State v. Bailey

Annotate this Case

54 Wis. 2d 679 (1972)

196 N.W.2d 664

STATE, Respondent, v. BAILEY, Appellant.

No. State 163.

Supreme Court of Wisconsin.

Argued March 29, 1972.

Decided May 2, 1972.

*684 For the appellant there was a brief by Adrian P. Schoone, attorney, and Martin I. Hanson of counsel, both of Racine, and oral argument by Mr. Schoone.

For the respondent the cause was argued by Robert D. Martinson, assistant attorney general, with whom on the brief was Robert W. Warren, attorney general.


The theory of the defense at trial revealed some inconsistencies. There was some testimony which would appear to rely on the theory of self-defense, but the major thrust of the defense case was that the defendant was too intoxicated to be able to form a criminal intent. There was no issue in respect to the actual killing.

The defendant introduced a blood sample taken from the defendant shortly after his arrest. This sample showed .23 percent alcohol by weight. The city chemist was asked by defense counsel the effect that such a blood alcohol content would have on the person from whom the sample was taken.[1] The prosecutor objected to this testimony on the ground that the chemist was not competent to testify as an expert on the physiological effects that the alcohol would have on the defendant. The objection was sustained. We are satisfied that the evidentiary ruling was correct. Although the city chemist was undoubtedly qualified to testify about the blood *685 alcohol content, it was beyond the range of his expertise to testify as to its effect. He acknowledged that he had never observed the donors of blood from whom the blood alcohol samples were taken. While even a lay witness may give his opinion as to intoxication from the actual observation of the subject, the chemist was not qualified to express an opinion based on a blood sample alone.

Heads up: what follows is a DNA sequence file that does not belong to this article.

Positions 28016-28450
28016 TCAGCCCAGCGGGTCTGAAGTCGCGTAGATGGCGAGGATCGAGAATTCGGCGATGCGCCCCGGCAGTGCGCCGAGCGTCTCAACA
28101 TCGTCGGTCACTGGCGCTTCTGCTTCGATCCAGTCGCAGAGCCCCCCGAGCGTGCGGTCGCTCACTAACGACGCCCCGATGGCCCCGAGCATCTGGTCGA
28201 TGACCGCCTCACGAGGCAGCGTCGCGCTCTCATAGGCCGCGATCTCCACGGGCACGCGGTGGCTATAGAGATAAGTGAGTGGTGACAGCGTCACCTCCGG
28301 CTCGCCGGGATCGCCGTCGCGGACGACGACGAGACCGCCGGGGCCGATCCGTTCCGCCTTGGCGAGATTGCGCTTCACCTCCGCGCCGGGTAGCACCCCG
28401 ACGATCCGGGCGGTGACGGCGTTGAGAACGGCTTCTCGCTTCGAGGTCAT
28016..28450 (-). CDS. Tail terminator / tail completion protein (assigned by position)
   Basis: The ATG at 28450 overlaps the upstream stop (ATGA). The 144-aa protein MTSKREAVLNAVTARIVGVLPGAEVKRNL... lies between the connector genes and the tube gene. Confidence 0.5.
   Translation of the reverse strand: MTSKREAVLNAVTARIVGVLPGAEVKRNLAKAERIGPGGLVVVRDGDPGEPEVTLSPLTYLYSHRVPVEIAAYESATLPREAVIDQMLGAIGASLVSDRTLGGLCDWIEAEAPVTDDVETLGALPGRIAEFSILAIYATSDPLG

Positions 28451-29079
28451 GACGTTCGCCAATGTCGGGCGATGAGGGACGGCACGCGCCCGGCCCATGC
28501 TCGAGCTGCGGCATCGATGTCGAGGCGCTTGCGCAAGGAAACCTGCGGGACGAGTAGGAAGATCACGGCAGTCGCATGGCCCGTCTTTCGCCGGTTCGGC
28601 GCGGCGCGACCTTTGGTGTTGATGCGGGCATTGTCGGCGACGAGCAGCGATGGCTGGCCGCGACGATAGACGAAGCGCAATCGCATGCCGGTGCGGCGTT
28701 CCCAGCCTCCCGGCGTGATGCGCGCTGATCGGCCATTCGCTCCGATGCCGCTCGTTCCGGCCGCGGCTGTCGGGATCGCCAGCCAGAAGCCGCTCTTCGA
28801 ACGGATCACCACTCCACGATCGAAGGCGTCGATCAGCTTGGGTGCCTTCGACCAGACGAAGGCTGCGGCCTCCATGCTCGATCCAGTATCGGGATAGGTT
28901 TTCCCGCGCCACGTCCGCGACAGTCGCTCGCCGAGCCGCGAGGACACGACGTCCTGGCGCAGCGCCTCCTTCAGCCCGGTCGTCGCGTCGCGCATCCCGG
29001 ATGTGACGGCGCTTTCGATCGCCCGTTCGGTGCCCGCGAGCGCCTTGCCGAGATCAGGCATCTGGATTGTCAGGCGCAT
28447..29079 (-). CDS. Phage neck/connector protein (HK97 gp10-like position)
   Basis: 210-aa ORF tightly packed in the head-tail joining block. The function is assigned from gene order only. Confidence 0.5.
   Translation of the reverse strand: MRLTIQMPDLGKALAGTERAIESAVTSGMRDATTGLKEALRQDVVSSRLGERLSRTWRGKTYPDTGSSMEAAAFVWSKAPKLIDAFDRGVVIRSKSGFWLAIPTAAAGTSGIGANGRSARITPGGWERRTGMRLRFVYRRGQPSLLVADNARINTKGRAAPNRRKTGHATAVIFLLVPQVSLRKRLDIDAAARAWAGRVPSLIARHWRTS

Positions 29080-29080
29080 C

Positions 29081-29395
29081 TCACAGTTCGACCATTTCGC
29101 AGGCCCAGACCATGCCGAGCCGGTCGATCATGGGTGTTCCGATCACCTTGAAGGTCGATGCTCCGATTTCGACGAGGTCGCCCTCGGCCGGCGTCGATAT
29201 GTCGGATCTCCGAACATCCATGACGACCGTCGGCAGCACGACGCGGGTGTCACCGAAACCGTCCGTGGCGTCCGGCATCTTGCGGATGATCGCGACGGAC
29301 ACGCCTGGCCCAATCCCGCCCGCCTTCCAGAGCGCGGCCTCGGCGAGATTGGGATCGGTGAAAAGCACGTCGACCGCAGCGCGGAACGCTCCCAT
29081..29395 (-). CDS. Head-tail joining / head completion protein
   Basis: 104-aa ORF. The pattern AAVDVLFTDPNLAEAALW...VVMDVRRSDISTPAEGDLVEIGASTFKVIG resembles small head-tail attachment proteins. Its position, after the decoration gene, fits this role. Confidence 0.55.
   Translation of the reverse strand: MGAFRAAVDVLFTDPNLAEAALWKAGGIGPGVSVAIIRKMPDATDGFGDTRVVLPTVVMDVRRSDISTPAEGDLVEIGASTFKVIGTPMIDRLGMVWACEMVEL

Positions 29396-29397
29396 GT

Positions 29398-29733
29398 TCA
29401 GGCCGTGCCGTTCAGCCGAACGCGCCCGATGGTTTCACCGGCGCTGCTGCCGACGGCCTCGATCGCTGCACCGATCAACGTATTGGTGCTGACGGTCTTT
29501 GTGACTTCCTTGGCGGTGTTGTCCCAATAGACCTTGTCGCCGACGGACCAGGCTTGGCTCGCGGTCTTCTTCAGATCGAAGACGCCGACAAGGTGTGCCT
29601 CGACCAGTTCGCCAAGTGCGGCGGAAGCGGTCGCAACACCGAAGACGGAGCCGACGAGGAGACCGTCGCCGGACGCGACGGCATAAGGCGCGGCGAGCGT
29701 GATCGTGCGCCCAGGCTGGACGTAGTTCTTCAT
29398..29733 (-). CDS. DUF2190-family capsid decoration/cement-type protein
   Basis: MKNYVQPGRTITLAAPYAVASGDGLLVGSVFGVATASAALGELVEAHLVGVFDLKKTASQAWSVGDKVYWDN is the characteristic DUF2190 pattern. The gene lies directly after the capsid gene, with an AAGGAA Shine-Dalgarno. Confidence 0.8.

Sec. 939.42, Stats., provides:

"An intoxicated or a drugged condition of the actor is a defense only if such condition:

"(1) . . .

"(2) Negatives the existence of a state of mind essential to the crime."